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Multi-Sectoral Cascading and Price Dynamics - A Bayesian Econometric Evaluation

Author

Listed:
  • Alejandro Justiniano

    (Federal Reserve Board)

  • Michael Kumhof

    (International Monetary Fund)

  • Federico Ravenna

    (University of California, Santa Cruz)

Abstract

Recent evidence by Bils and Klenow (2004) and Klenow and Kryvstov (2003) shows that the average price duration for US CPI-basket goods is in the order of one to two quarters, challenging the monetary business cycle research to try and explain how short price durations can nevertheless generate a large degree of aggregate inflation persistence. We empirically test the relevance of a cascading structure of production as an explanation for short price durations and large aggregate inflation persistence. The final good is produced through a chain of intermediate goods, which undergo several processing stages. At each stage the price is set in nominal terms, and can be adjusted only at random intervals. Though each individual price is adjusted frequently, because the final good price embeds the intermediate price movements, it will turn out to have a large degree of stickiness. We estimate the model using Bayesian techniques to evaluate the relative role of indexation, pricing contracts length, and cascading production structure in the US postwar data. The estimation shows that short pricing contracts within the standard Calvo pricing mechanism are compatible with large inflation persistence, and inflation indexation turns out to play a much less relevant role - in other words, it ends up being a reduced-form model for the cascading production structure

Suggested Citation

  • Alejandro Justiniano & Michael Kumhof & Federico Ravenna, 2006. "Multi-Sectoral Cascading and Price Dynamics - A Bayesian Econometric Evaluation," Computing in Economics and Finance 2006 422, Society for Computational Economics.
  • Handle: RePEc:sce:scecfa:422
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    File URL: http://repec.org/sce2006/up.14115.1141153417.pdf
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    References listed on IDEAS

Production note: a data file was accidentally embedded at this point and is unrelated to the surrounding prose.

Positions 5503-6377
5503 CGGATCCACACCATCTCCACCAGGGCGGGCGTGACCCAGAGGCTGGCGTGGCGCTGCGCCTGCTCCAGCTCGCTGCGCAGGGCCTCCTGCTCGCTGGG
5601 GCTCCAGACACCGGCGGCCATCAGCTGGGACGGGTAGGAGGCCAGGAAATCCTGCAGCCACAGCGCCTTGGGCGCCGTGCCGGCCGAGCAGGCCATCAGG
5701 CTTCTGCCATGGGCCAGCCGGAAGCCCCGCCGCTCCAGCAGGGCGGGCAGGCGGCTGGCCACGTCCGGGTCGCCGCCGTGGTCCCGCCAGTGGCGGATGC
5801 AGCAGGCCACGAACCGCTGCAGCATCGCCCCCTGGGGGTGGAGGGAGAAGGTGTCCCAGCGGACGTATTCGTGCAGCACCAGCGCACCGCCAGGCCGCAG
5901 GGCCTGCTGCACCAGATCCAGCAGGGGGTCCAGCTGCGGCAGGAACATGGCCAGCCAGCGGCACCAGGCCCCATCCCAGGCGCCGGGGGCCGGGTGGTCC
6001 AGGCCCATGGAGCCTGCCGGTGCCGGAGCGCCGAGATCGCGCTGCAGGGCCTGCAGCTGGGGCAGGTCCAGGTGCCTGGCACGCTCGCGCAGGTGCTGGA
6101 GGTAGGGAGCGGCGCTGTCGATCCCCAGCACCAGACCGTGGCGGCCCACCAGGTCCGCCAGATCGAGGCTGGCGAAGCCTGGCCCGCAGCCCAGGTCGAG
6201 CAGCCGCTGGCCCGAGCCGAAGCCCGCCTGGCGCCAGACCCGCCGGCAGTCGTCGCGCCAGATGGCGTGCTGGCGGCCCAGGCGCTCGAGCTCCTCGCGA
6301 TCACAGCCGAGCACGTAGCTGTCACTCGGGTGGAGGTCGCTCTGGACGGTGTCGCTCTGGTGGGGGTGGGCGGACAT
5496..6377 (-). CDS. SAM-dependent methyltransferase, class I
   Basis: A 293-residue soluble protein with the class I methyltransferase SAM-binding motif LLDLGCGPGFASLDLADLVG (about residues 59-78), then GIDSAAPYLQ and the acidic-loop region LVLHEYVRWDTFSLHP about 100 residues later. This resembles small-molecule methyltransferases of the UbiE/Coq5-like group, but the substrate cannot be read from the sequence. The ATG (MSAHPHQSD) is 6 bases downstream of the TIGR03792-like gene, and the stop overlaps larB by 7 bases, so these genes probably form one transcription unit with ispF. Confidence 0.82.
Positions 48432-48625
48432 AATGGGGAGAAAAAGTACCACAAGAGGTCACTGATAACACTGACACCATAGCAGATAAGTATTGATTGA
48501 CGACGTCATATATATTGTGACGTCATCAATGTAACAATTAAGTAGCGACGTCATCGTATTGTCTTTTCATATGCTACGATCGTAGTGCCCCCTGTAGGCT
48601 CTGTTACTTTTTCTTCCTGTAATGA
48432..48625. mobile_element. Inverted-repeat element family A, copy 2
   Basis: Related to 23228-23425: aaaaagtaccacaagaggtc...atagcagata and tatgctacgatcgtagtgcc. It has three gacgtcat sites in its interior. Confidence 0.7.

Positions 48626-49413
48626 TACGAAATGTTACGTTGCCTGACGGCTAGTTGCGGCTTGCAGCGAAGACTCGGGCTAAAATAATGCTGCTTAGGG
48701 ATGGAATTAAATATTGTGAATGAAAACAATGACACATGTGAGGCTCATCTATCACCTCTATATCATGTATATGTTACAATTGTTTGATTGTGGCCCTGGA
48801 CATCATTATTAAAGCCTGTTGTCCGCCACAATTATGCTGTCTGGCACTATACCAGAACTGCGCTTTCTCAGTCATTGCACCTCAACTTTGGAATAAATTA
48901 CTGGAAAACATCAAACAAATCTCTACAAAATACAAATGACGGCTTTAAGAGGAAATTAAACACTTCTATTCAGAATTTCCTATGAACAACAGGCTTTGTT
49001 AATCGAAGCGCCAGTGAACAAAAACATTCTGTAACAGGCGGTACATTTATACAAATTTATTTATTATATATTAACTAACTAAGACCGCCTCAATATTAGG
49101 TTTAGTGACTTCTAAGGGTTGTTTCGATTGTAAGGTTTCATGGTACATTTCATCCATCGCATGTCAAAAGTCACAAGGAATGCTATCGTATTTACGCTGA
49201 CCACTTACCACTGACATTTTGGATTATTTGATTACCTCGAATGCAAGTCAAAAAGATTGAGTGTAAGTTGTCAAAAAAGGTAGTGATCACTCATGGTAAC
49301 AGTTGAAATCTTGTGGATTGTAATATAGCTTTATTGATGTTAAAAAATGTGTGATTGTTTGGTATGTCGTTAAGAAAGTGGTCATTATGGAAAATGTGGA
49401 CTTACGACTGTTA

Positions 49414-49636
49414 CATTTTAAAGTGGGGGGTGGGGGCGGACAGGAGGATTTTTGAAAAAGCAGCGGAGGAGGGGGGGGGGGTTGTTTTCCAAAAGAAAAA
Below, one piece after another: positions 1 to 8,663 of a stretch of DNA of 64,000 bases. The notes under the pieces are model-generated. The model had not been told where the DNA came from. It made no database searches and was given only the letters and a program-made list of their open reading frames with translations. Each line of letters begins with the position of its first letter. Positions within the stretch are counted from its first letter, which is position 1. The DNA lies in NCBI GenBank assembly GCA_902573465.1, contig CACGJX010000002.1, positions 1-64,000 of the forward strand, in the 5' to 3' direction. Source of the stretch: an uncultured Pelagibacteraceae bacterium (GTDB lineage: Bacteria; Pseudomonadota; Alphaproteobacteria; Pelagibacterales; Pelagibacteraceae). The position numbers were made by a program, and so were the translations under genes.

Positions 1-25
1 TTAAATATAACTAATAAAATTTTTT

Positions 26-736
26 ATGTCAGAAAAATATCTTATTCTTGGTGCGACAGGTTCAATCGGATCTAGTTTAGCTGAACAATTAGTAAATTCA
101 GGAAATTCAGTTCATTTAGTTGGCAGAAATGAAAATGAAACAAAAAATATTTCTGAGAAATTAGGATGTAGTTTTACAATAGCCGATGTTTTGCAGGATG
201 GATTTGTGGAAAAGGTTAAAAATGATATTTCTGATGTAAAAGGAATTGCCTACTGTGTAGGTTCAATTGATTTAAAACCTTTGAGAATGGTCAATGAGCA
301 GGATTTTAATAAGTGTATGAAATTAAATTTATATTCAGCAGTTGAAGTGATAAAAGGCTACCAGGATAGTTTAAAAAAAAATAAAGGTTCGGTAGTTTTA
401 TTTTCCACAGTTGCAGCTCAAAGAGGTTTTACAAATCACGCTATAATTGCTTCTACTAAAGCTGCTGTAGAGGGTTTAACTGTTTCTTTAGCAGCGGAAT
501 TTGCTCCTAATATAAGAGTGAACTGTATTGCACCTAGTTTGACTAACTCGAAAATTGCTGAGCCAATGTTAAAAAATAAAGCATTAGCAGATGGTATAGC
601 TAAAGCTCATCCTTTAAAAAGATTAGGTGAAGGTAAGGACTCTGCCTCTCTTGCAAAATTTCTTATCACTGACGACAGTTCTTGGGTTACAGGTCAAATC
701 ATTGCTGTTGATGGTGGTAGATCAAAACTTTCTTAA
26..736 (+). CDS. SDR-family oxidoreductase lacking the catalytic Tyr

as
    1. Peter J. Klenow & Oleksiy Kryvtsov, 2008. "State-Dependent or Time-Dependent Pricing: Does it Matter for Recent U.S. Inflation?," The Quarterly Journal of Economics, Oxford University Press, vol. 123(3), pages 863-904.
    2. N. Gregory Mankiw & Ricardo Reis, 2002. "Sticky Information versus Sticky Prices: A Proposal to Replace the New Keynesian Phillips Curve," The Quarterly Journal of Economics, Oxford University Press, vol. 117(4), pages 1295-1328.
    3. Mark Bils & Peter J. Klenow, 2004. "Some Evidence on the Importance of Sticky Prices," Journal of Political Economy, University of Chicago Press, vol. 112(5), pages 947-985, October.
    4. Mikhail Golosov & Robert E. Lucas Jr., 2007. "Menu Costs and Phillips Curves," Journal of Political Economy, University of Chicago Press, vol. 115, pages 171-199.
    5. Lawrence J. Christiano & Martin Eichenbaum & Charles L. Evans, 2005. "Nominal Rigidities and the Dynamic Effects of a Shock to Monetary Policy," Journal of Political Economy, University of Chicago Press, vol. 113(1), pages 1-45, February.
    6. Gali, Jordi & Gertler, Mark, 1999. "Inflation dynamics: A structural econometric analysis," Journal of Monetary Economics, Elsevier, vol. 44(2), pages 195-222, October.
    Full references (including those not matched with items on IDEAS)

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    Cited by:

    1. Jean Imbs & Eric Jondeau & Florian Pelgrin, 2006. "Aggregating Phillips curves," 2006 Meeting Papers 640, Society for Economic Dynamics.
    2. Imbs, Jean & Jondeau, Eric & Pelgrin, Florian, 2011. "Sectoral Phillips curves and the aggregate Phillips curve," Journal of Monetary Economics, Elsevier, vol. 58(4), pages 328-344.

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    More about this item

    Keywords

    Inflation Inertia; Monetary Policy; Bayesian Estimation; Multisectoral Cascading;
    All these keywords.

    JEL classification:

    • E31 - Macroeconomics and Monetary Economics - - Prices, Business Fluctuations, and Cycles - - - Price Level; Inflation; Deflation
    • E32 - Macroeconomics and Monetary Economics - - Prices, Business Fluctuations, and Cycles - - - Business Fluctuations; Cycles
    • E52 - Macroeconomics and Monetary Economics - - Monetary Policy, Central Banking, and the Supply of Money and Credit - - - Monetary Policy

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